The road around the Coromandel Peninsular takes you close to the water, over the hills, through a gorge. The towns are picturesque, but were busy on the weekend closing the Christmas and New Year holidays. We struggled to find a parking space.
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We had some blue skies but on Sunday 5th January the skies turned an eerie orange, due to the bush fires in Australia, over two thousand kilometres away. These photos are straight from my iphone, no filters, no edits to the colour.


Rotorua NZ


Rotorua is an extraordinary place. A geo thermal area with geysers, bubbling mud, pools of boiling water, steam rising into the air. There is an underlying smell of sulphur but you soon get used to that.IMG_7476

We toured a Te Puia, a geo thermal park with an interesting guide. But we also found steam, boiling water in cracks in the earth, whilst strolling around the city’s streets.


Maori culture is on show here. Buildings, such as Maree meeting houses, food stores. canoes, totems. Traditional crafts are taught, such as carving and weaving.
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The Church on the Lake has beautiful Maori carvings and a memorable glass window with Jesus etched, walking on the water. The bodies in the graveyard are interned above ground level due to the heat of the earth.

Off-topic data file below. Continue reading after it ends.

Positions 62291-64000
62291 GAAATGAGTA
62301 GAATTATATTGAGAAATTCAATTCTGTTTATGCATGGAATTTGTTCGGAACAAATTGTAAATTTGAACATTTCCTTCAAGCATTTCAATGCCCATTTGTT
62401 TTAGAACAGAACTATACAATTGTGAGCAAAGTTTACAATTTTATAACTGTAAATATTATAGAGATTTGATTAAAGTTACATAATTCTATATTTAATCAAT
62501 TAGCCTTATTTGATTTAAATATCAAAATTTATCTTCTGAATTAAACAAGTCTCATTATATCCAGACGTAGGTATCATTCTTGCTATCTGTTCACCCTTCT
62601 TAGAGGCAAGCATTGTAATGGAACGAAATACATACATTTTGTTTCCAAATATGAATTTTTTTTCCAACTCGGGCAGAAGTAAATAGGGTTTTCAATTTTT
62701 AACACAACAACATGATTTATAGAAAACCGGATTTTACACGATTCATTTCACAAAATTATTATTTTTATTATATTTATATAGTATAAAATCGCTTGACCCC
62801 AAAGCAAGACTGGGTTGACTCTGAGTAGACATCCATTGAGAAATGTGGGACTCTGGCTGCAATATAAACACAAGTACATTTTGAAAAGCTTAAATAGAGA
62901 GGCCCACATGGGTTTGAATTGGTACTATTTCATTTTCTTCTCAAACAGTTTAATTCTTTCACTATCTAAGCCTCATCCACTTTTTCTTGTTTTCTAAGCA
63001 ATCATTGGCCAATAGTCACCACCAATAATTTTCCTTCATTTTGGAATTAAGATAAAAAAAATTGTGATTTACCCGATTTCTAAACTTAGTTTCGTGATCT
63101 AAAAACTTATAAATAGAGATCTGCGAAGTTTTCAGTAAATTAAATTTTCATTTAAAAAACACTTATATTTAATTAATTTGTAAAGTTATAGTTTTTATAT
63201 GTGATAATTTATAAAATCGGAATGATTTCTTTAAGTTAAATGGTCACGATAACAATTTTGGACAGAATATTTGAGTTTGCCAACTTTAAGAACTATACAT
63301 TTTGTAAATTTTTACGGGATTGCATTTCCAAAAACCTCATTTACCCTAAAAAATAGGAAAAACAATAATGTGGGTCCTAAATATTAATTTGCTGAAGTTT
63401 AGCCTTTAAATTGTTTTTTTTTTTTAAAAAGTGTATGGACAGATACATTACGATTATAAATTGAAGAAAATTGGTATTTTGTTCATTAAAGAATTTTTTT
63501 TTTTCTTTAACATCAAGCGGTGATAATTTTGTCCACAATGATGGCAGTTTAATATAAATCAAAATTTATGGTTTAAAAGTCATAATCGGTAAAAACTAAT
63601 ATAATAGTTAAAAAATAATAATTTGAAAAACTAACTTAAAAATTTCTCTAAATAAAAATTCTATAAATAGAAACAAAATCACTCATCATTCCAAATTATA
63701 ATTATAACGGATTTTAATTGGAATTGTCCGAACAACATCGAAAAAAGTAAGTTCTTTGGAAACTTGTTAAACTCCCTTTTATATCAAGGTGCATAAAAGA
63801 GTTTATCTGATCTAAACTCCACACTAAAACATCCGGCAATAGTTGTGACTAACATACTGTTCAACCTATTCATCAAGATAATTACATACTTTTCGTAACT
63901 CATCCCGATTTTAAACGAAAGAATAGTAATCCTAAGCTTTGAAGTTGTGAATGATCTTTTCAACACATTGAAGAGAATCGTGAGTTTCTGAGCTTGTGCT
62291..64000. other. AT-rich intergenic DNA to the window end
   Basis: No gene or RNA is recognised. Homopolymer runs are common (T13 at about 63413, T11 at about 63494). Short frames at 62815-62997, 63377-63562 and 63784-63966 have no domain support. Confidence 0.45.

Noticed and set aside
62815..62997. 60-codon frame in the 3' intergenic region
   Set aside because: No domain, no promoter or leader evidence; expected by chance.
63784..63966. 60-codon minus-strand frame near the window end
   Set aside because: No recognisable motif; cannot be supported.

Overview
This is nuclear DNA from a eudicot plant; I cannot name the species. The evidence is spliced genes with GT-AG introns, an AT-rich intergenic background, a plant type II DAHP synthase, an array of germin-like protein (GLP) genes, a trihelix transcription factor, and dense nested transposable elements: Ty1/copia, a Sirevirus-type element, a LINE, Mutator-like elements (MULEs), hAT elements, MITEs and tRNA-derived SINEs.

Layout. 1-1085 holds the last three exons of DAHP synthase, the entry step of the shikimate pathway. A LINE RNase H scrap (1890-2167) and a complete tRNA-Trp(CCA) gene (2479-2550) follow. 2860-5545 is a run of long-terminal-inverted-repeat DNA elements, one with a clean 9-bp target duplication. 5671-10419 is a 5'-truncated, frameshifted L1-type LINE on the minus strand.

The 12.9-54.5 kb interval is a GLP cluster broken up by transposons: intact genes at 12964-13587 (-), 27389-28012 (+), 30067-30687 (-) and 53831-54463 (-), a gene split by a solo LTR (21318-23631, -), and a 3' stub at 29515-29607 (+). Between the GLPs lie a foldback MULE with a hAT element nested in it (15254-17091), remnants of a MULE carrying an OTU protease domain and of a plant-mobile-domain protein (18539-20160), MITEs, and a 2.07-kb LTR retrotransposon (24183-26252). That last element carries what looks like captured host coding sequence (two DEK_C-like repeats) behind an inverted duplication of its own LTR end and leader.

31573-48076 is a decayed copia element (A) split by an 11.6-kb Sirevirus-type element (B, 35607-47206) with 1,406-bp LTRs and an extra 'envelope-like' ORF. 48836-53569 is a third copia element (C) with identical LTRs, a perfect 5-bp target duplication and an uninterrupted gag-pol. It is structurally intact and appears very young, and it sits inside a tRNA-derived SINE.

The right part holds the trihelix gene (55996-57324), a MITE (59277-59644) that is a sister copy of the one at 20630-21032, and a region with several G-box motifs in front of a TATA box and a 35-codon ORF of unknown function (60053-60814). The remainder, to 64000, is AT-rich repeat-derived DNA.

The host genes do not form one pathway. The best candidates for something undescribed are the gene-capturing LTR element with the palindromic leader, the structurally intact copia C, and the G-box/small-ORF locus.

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Changing Seasons – December


December begun will cool days and snow on the mountain, a cold start to summer. My photos for the month show many with a Christmas Tree theme.

Also, our office elves returned, bringing smiles to all colleagues. Staff organised a reverse advent calendar this month, donating items for Foodbank, Toy Run and “Share the Dignity”.

We’re now on holiday for two weeks, so we’ve relaxed. We went to the beach on Christmas Day morning. This is my fifth summer Christmas and it is still a novelty.IMG_E7098.jpg

This week has seen the 75th Sydney to Hobart yacht race, with 157 yachts of varying size and age arriving in our city. We have enjoyed our view from the Eastern Shore. It is also time for the annual food festival, The Taste of Tasmania. We spent a delightful afternoon, eating local produce and welcoming the boats to our city.

Yesterday, Tasmania joined every State and Territory in Australia, having temperatures over 40 degrees. We have a total fire ban and are on water restrictions. Such contrasts during December.

I am linking this to Su’s Changing Seasons Challenge.

Changing Seasons – Sculpture by the Sea


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The highlight of our month was a trip to Sydney to stay with our daughter, son-in-law and two year old grandson but also to visit “Sculpture by the Sea”. This was our first time at this annual art exhibition which began in 1997, along the coastal path and beaches between Bronte and Bondi. It was a lovely day out with art to interest each of us.


We had a couple of hours in the city before our flight home, where the jacaranda trees were beginning to flower.
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This is my contribution to Su’s Changing Seasons post.